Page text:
Becki said she really enjoyed her time working with Judge Rogers and her other co-workers at the time. 

“Barbara Stevens was the deputy clerk upstairs, and Lisa Hannaford was already working here too. Lisa was younger than I was. So I didn’t really know her as well as I did Barbara, but they were both wonderful to come to work with. And Judge Rogers had a knack of teaching. He’s the one who taught me how to look up state statues. Soon after I was hired, he made the comment that it would take a year to experience everything that could come up, and he was pretty much right. That first year I think we had five defendants charged with capital murder in three or four different cases,” she said.  


A decision to run for office

After working in the office for more than a decade, Becki decided to file to run for the Circuit Clerk and Recorder’s position. Her decision came after Bill Hambelton, who had been in the position since she was hired, said that he planned to retire at the end of 1989; but just before filing, he had a change of heart and decided to run again. 

“That was the year we slept in the hall because it was a big deal to be the first one on the ballot,” she said, explaining that the candidates were listed on the ballot in the order they were lined up in front of the clerk’s office during filing. 

In the end, Becki and Hambelton both ran for the position, along with her co-worker Barbara Stevens and another candidate, Leroy Morrison. When the votes came in, Hambelton was able to hang onto the role, earning the majority of the ballots. Becki and Barbara both retained their employment under Hambelton for another term, and at the end of 1994, he officially retired. 

Becki once again threw her name into the hat to run for the Circuit Clerk and Recorder position. Leroy Morrison, who had also ran four years prior, filed again, along with Stanley Chaney. 

“The second time that I ran, I still had opposition. Back then everybody would go to the auctions on Saturday and campaign. That was the hardest part for me, the campaigning, because I’m not the type of person that comes easily to,” Becki said. “ And back then, we’d hit auction after auction. Pretty soon after that we realized that we were seeing the same people. So, then we’d hit the roads and go door-to-door.”

The campaigning paid off, and Becki took home more than 50 percent of the vote in the three-way race to claim the position.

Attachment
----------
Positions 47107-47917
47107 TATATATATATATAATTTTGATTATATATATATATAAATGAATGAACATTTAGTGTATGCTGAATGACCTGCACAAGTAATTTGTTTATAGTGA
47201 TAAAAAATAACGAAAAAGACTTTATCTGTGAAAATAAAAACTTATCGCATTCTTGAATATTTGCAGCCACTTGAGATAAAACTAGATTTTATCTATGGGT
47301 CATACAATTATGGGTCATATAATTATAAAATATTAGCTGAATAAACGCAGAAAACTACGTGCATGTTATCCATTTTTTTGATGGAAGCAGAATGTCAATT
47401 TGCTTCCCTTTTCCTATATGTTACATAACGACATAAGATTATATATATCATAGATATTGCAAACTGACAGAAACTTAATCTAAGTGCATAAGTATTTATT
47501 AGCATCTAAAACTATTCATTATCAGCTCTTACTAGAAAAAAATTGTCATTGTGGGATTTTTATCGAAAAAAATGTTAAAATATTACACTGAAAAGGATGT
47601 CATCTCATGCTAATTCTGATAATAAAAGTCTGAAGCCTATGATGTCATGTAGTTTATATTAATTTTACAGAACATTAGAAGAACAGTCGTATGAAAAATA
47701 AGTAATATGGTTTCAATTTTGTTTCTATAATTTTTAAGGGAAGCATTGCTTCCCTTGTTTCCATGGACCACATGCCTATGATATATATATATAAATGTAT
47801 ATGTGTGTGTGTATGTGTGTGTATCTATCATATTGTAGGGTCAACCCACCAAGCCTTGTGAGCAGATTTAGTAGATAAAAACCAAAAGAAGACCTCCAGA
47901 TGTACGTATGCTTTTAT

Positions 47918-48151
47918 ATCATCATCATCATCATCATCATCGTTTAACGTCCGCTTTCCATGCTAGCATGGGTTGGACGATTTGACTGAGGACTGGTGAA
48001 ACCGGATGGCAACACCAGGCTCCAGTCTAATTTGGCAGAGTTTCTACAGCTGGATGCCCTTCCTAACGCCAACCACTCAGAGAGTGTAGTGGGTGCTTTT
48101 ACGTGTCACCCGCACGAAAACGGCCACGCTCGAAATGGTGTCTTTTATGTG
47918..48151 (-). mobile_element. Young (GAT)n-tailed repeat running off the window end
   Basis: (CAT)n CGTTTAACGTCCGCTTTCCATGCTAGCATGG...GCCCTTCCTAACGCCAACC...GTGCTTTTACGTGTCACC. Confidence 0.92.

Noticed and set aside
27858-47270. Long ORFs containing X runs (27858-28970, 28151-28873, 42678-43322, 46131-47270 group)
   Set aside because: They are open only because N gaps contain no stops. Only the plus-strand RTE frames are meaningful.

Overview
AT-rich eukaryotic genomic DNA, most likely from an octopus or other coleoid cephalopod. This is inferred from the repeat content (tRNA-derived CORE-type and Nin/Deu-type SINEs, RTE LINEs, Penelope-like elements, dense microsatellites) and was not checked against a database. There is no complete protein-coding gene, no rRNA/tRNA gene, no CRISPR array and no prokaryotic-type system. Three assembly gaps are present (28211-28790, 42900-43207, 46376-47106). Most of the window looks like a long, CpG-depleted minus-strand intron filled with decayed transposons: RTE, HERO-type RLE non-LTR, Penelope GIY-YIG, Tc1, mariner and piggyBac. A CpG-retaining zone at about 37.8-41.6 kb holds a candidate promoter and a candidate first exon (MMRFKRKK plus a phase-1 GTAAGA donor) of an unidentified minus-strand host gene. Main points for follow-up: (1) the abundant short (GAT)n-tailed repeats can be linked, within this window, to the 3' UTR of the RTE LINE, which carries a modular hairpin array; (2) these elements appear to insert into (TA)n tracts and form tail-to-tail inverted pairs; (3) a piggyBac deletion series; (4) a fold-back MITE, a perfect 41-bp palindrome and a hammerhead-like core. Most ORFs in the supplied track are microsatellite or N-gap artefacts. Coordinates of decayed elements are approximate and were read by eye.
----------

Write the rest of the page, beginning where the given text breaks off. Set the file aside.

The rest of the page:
She retained the title through the next six elections, facing opposition in only one, 2002, when Kenny Burnett filed to run against her, but she prevailed that year by a large margin. 


Working with 10 different judges and a few particularly memorable moments

Becki has worked with many different judges in her tenure in the circuit clerk’s office. 

She’s worked especially close with the Ozark County Associate Judges, whose offices are housed in the courthouse here. The associate judges she’s worked under include Clyde Rogers, Charlie Brown, John Jacobs, Cynthia MacPherson and currently presiding Associate Judge Raymond Gross. 

She’s also worked with several circuit judges, who preside over multiple counties in the 44th district and hold trials and other hearings here multiple times a month but generally do not have a full-time office in Ozark County. 

“Judge Crouch was circuit judge when I first started work, and at that time, the 44th circuit was five counties: Christian, Taney, Ozark, Douglas and Wright. They split Christian and Taney off because the population had increased so much in those areas,” Becki explained. “Bob House was an attorney in Ava, and when that happened, he was appointed for the 2-year term as circuit judge until the next General Election. Then Al Turner ran against him and won. He was an attorney out of Mountain Grove, and he and his brother owned Great Southern Savings. Judge [John] Moody came along after Judge Turner retired, and then Judge Craig Carter won the election and is now judge.”


Memorable incidents

Becki has seen just about anything that can come through a circuit clerk’s office in her 43 years; a number of cases stand out to her for different reasons, and she says there were also a few incidents that were particularly memorable because of the response of community members and the general public. 

One instance she vividly remembers was when a group of bikers came to Gainesville in connection with a child abuse case filed here. The group actively advocated for children who were abused or mistreated. 

“There were like 50 or 60 motorcyclists that rode into town and they positioned themselves all around the square and on the yard in the courthouse and down all the sidewalks,” Strong recalled. “It made me realize how easily a group of people could take over a small community if they wanted to. Especially if they were armed, and of course, there’s no reason they couldn’t have been. Some of them probably were.

“The judge called a couple of the leaders up and said ‘You have a wonderful organization, but this is way overkill. Maybe eight or 10 would have been sufficient to do what you wanted to do, to make the child feel protected and safe, but this is too much.’ They did good things. They went down on the weekends and spent time with the kids and took them fishing, trying to provide a positive male role model in their lives. But that day with the motorcycles here, that was something else.”